What turnout indications are telling us about the Scottish independence vote, according to Deutsche Bank's currency strategist.» Read More
Willem Nabarro, Head of European Equities for Asia, Exane-BNP Paribas says that markets are seeing speed-micro trading and that it's safer to invest in companies with a global reach.
David Greene, Senior Corp FX Dealer, Western Union Business Solutions says that markets are expecting more QE from the Fed and the U.S. central bank could act in September.
Vasu Menon, Vice President, Wealth Management Singapore at OCBC Bank says that the backdrop for equities is positive.
UK soccer club Manchester United priced its U.S. IPO at $14 a share, below the expected range of $16 to $20 a share. The low pricing reflects IPO jitters in the wake of Facebook's post-IPO drop.
Jim Cramer explains why some object to how the stock market has pushed higher.
Think Asian currencies are primed to rise? Think again.
As the euro zone debt crisis deepens and austerity measures take their toll across Europe, the number of young children and babies abandoned across the region has increased, according to local charities.
The recent dry weather affecting crops across the midwest of America will hit the reinsurance industry with perhaps the biggest loss ever, according to Nikolaus von Bomhard, Chairman at Munich Re.
Australians get to work, but euro investors are losing steam — it's time for your FX Fix.
CNBC's Kelly Evans reports on all the market moving events from Europe, as shares approach technical resistance after rising 15 percent in early June.
The initial public offering of Manchester United is on track to be finalized by Thursday evening in spite of some criticism over how one of the world’s most supported football clubs is going public, according to people close to the deal, the FT reports.
Marius Daheim, senior government bond analyst at BayernLB, says the downside pressure on Spanish bonds will continue as the questions of when, and how, the country will ask for a bailout remain unanswered.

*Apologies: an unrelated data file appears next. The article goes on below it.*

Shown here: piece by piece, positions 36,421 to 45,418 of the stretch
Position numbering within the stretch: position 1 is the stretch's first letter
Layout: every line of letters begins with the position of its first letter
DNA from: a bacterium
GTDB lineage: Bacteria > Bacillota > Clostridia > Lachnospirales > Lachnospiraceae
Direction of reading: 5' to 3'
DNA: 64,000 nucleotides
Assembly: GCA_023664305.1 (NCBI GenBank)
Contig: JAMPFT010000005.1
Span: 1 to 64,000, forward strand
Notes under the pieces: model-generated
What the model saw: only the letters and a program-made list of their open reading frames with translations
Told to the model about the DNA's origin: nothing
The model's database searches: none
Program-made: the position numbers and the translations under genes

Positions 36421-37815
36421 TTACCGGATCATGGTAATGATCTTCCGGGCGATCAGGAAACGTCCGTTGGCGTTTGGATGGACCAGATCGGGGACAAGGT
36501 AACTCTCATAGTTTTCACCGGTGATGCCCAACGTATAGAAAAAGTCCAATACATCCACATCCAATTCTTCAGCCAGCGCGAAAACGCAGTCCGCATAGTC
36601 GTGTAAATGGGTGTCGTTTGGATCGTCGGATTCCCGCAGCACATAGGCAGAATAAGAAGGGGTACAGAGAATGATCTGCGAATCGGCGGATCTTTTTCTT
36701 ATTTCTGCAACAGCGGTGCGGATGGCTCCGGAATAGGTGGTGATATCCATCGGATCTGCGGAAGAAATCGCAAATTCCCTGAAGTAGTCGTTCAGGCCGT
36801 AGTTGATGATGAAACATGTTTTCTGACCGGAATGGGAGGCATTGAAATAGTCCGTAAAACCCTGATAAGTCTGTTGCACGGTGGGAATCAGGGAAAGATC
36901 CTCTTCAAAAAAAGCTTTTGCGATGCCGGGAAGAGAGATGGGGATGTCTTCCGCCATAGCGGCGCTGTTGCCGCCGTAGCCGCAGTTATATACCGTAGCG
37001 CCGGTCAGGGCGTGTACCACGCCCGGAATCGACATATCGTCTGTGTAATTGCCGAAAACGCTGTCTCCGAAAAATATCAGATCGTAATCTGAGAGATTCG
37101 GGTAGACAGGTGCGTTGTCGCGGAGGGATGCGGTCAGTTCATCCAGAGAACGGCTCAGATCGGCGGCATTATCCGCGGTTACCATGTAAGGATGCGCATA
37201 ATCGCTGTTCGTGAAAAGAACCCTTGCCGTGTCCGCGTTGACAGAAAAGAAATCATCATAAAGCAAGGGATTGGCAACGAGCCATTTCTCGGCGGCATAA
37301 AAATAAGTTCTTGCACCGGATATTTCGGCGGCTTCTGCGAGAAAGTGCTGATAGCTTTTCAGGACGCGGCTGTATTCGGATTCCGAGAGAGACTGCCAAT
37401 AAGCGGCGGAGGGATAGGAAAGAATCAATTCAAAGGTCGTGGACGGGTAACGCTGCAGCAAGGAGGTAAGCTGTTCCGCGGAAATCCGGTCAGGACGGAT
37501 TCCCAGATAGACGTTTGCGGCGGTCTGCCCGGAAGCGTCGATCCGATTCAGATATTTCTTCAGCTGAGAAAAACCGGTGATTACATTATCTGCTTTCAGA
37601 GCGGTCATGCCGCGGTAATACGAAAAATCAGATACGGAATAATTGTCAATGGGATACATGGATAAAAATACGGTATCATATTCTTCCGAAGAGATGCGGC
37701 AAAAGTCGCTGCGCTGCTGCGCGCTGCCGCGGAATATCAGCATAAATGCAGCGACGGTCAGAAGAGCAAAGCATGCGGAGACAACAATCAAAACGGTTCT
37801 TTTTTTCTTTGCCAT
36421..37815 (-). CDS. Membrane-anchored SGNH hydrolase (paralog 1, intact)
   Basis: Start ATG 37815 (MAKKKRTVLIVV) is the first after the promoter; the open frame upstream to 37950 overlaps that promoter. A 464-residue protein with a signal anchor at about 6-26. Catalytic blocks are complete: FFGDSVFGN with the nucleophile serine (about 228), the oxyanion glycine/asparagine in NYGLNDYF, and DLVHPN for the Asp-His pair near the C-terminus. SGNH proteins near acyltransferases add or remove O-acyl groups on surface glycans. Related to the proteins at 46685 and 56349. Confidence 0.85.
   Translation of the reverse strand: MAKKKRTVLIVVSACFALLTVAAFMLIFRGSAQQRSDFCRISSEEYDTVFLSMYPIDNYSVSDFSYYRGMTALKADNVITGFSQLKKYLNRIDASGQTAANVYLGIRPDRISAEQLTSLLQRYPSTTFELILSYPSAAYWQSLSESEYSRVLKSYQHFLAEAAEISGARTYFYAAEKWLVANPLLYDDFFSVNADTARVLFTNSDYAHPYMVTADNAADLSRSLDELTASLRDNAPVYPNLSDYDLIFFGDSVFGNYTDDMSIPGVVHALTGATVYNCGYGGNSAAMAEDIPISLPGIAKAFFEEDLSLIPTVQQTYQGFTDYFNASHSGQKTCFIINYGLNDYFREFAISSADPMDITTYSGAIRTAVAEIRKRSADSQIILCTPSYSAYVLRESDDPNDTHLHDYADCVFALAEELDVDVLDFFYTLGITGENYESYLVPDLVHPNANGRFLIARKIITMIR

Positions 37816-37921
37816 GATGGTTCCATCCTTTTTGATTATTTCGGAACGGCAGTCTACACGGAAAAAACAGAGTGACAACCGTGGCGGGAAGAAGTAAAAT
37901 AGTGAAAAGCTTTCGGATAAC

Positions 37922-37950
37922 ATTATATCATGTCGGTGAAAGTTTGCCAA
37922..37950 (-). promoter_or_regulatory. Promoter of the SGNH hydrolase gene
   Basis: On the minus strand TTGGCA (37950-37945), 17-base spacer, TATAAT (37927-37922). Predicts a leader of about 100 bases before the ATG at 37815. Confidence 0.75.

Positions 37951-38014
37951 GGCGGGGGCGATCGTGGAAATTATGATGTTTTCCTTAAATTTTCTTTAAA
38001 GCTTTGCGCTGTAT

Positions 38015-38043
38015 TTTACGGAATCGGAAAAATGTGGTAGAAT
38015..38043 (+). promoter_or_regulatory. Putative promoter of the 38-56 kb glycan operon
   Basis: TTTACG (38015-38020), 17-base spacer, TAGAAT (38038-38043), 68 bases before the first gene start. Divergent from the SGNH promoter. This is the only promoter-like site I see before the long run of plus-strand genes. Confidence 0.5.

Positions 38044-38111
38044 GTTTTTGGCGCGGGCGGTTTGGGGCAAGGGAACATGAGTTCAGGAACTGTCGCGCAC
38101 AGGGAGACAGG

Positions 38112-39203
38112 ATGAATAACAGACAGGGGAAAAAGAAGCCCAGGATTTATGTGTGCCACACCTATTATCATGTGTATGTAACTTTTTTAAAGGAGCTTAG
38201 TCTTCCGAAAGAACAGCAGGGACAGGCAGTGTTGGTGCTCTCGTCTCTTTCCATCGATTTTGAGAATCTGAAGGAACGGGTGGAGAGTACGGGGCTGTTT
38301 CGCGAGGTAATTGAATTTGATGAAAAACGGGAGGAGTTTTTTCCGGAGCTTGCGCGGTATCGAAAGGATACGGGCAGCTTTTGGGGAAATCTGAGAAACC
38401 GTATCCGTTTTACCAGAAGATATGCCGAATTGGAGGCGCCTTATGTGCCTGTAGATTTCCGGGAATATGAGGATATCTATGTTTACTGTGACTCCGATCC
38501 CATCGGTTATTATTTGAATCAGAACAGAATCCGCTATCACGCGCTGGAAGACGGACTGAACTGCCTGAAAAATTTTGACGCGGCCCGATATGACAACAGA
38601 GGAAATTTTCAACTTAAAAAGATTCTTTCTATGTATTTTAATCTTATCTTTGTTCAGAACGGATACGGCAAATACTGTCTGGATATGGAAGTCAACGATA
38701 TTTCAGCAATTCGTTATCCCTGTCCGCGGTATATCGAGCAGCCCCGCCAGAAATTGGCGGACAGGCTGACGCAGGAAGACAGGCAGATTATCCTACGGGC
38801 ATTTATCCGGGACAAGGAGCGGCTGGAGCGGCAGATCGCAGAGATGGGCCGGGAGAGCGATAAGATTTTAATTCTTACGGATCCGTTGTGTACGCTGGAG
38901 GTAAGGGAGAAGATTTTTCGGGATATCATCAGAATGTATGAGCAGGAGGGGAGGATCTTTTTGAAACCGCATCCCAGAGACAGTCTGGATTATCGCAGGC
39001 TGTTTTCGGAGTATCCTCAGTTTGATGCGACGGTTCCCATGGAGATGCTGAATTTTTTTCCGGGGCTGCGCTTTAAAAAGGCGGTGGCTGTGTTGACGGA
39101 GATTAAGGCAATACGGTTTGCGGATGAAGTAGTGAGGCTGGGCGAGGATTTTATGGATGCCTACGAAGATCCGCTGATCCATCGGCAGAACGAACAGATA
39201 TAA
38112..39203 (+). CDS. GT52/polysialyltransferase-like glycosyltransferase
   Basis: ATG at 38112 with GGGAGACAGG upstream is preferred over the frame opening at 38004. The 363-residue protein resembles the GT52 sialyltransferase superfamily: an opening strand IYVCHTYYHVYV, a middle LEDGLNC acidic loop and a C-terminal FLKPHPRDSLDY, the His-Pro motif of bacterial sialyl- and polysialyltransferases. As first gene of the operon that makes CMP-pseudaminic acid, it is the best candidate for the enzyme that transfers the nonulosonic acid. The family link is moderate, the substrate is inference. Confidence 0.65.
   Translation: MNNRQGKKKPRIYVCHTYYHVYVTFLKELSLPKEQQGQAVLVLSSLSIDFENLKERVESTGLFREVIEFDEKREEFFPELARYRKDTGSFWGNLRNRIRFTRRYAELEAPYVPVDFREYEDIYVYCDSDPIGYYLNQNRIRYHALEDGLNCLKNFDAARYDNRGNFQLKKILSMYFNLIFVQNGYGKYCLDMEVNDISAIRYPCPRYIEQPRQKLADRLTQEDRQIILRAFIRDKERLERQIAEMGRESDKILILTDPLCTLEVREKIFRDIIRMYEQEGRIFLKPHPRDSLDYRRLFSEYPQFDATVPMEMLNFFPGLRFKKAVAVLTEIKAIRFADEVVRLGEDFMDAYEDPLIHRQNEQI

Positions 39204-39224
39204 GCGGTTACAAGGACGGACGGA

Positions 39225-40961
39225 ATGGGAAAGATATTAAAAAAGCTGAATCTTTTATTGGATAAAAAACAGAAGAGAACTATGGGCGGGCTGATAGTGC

Monster Beverage falls 13% after an earnings miss; News Corp drops after missing earnings; Zynga’s COO leaves the company and Yahoo begins its makeover.
Standard Chartered has sought advice about whether it can pursue a legal action against the U.S. regulator that on Monday accused the British bank of being a rogue institution which had funded $250 billion of Iranian sanctions breaches. The FT reports.
Andrew Pease, Investment Strategist at Russell Investment Group says that investors are watching out for potential for downside risks over the next few months.
Those who had long been bearish were suddenly out of position, Cramer explained.
Scott Nations, CIO at NationsShares cautions investors to not get too excited over the market's recent display of strength. He says any disappointment out of Europe could send markets down 3-5%.
CNBC's Steve Liesman discusses whether New York's banking regulator jumped the gun over accusing Standard Chartered of hiding billions of dollars in illegal deals with Iran.
While many investors fear the market is ignoring reality, some technical analysts say stocks could continue to move higher as the market looks past what worries it.
Talk of carry trades is in the air again. Best not to get drawn in, these strategists say.
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Evangelos Mytilineos, CEO of Mytilineos, says Greece has now seen the worse and that it's now easier for businesses to get funding. He adds that the weaker euro is also helping
David Stubbs, global market strategist at JPMorgan Asset Management, says U.S. assets remain attractive following the latest Fed meeting and discusses European assets.
European shares closed higher on Thursday after an announcement from the European Central Bank on how it will make key decisions in the future.